pay Kachope’s tuition fees and he dropped out of school. He however continued to live in Kenya where he polished his Kiswahili and later became the contact person for environmental news on the Kiswahili programmes of Voice of Germany Radio Deutsche Welle.
“Later,I got under the influence of the Green Belt Movement (GBM)led
by the late Professor Wangari Maathai and made up my mind that one day in my life I would plant my own forest similar to the one I used to walk through in Nairobi on my way to school.”
His engagement with GBM delayed his return to Uganda and he finally got involved in the National Resistance Army external wing activities that brought President Museveni to power. He returned soon after the army took over Kampala.
Ironically, the fifty-five-year-old is the Forum for Democratic Change secretary for Publicity, Information, and Mobilization in Rakai District. He accuses the NRM government of not being strict enough on people encroaching on the wetlands and destroying forests.
“Most village local council committees comprise of people with no idea about environment protection at all,” he
complains. “Our wetlands and forests are fast disappearing and we must reverse this dangerous trend.”
He has two children who live in Kampala with their mother.
His house is almost submerged in a heap of plastic garbage he collects from Namagoma Forest and streets of Kalisizo Town. The garbage includes plastic water bottles, old car tyres, all types of plastic containers, and polythene bags. Nearly all of them are filled with water. The entire compound is fenced off with mosquito nets and sheets of bark cloth.
“Whenever it rains a lot of water flows into Namagoma Forest from a big part of Kalisizo Town carrying with it
garbage that you se,” he explains. “All the mosquito nets that you see all around here, I have picked them from the rubbish that is carried by the run-off water to the forest, which by the way is also the source of water for the town. If I did not pick this garbage which as you realise is plastic or rubber, it is possible that some people would just burn it and further pollute the environment with the fumes that are mainly carbon dioxide which is a global warming gas. I keep them here because I believe one day government will find a way of recycling them and put them to other use. All those that can contain water are filled with water for me to use, especially for watering the tree seedlings in my personal tree nursery.” When the tree seedlings are ready, he donates them to schools and all other people interested in tree planting.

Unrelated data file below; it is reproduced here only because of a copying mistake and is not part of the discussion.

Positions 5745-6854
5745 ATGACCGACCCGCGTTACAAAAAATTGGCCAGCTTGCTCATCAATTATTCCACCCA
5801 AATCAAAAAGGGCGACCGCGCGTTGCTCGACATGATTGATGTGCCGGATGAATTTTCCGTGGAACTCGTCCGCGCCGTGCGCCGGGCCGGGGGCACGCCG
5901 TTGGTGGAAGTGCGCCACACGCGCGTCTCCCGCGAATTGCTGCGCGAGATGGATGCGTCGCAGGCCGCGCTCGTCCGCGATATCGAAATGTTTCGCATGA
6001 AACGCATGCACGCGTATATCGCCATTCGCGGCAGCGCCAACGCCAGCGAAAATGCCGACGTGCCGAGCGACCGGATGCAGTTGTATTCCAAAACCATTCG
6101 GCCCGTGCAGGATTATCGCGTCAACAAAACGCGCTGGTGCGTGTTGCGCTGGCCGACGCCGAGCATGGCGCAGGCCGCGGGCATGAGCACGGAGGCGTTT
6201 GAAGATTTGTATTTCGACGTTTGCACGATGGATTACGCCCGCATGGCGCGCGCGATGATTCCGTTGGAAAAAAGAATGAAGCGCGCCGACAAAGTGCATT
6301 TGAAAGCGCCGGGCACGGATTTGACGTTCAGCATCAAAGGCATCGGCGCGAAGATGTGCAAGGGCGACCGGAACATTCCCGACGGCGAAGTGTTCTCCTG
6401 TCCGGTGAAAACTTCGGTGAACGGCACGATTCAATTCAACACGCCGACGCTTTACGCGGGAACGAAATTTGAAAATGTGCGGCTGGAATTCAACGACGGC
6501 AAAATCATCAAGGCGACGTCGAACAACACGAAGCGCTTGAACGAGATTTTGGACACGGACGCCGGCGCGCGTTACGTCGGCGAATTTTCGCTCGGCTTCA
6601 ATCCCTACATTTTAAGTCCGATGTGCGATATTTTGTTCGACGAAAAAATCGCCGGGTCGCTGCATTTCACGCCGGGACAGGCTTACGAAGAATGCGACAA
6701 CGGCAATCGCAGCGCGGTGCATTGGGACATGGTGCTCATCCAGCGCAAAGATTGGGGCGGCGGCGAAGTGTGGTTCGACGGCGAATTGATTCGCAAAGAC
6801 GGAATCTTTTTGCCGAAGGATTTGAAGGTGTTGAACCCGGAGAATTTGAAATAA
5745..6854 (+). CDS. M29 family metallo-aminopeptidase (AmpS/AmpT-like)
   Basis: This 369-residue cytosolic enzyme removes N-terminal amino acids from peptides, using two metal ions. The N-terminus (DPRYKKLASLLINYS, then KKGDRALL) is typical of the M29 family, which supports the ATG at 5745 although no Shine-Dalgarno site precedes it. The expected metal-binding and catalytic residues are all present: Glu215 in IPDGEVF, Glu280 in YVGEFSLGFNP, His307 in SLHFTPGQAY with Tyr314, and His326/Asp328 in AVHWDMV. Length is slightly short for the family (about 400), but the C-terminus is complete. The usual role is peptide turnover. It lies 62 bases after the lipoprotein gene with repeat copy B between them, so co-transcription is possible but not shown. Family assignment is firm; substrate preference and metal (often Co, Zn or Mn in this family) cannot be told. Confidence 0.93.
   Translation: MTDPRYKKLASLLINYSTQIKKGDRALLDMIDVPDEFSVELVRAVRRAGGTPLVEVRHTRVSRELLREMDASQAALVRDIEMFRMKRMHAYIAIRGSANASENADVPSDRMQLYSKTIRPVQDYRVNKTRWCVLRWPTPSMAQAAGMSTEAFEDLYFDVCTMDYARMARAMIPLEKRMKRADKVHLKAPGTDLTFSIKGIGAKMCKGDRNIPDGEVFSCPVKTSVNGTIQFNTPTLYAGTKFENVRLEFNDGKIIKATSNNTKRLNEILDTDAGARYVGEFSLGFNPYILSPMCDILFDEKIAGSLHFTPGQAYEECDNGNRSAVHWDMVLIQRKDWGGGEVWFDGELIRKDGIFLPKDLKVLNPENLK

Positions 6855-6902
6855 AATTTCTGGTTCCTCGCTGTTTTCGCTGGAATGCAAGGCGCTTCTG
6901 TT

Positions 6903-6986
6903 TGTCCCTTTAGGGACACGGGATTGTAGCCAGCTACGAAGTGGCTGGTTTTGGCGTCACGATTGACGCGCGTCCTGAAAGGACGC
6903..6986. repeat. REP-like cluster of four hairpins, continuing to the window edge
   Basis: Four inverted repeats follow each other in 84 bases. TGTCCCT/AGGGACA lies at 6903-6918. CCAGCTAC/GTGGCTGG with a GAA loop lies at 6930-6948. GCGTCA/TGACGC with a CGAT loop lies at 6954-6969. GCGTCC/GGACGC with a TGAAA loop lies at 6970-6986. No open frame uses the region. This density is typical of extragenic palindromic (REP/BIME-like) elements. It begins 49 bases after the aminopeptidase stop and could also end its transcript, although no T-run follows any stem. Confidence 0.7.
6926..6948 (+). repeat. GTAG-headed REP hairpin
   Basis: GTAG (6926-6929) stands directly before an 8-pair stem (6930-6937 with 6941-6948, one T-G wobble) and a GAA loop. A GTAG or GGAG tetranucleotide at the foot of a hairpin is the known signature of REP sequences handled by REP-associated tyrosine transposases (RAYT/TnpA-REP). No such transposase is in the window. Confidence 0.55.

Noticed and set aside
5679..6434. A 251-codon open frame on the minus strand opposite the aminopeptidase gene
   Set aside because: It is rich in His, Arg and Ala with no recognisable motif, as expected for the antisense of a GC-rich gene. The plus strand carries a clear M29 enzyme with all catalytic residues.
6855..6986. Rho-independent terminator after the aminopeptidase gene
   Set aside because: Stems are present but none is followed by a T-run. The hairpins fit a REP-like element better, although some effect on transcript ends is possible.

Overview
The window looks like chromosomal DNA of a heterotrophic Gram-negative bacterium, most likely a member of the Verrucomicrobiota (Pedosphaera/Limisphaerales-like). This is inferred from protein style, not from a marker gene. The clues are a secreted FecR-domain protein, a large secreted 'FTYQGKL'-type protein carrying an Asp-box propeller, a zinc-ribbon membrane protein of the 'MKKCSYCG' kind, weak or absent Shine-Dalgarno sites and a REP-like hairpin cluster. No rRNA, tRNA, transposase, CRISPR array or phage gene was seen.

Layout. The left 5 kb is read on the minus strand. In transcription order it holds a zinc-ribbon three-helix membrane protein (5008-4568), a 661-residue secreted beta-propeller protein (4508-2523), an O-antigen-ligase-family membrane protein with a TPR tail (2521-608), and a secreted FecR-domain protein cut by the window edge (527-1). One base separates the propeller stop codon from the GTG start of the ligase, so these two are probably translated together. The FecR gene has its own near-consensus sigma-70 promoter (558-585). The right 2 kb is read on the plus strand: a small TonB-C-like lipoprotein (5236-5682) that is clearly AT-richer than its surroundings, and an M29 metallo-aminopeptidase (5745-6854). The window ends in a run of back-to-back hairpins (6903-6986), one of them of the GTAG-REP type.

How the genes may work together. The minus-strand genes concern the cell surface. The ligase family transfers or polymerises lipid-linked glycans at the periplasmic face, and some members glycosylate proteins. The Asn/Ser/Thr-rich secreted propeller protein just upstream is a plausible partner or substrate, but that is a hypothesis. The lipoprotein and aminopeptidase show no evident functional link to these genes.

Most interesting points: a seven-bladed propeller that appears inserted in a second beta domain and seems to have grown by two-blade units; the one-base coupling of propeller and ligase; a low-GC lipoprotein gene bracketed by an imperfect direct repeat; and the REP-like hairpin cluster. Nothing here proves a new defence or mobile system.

The bark cloth sheets on the fence of his compound carry a special message for him. “For many people it reminds them about death because traditionally here in Buganda when people die they are wrapped in bark
cloth and buried. But I have no fright for that. I use the bark cloth on my bed to sleep on and even when I die it is what I wish to be buried in. No cement should be wasted on my grave since that kind of grave wastes space that would be used for farming and tree growing. The cement used to build graves in this country should in my view be used to construct classrooms and latrines for our village schools.”
To earn a living, Kachope keeps pigs and grows some crops including coffee, cassava, bananas on some two acres which he has reserved for farming.

Not afraid of the wild
By living so close to his forest, is he not afraid of snakes and other such dangerous reptiles and creatures commonly found in forests?
“The snakes and whatever other creatures that you might have in your mind have a right to life just like all of us human beings. The best thing is to let them live and just learn to live with them.”
He has never killed a single snake in his life. As a Rastafarian he believes in peace, love, and perfect happiness which he also wishes all living things.
This prince, as he is referred to since he claims that his grandparents originated from the royal family of Bunyoro Kingdom, seems to have found his kingdom.


SOURCE: Daily Monitor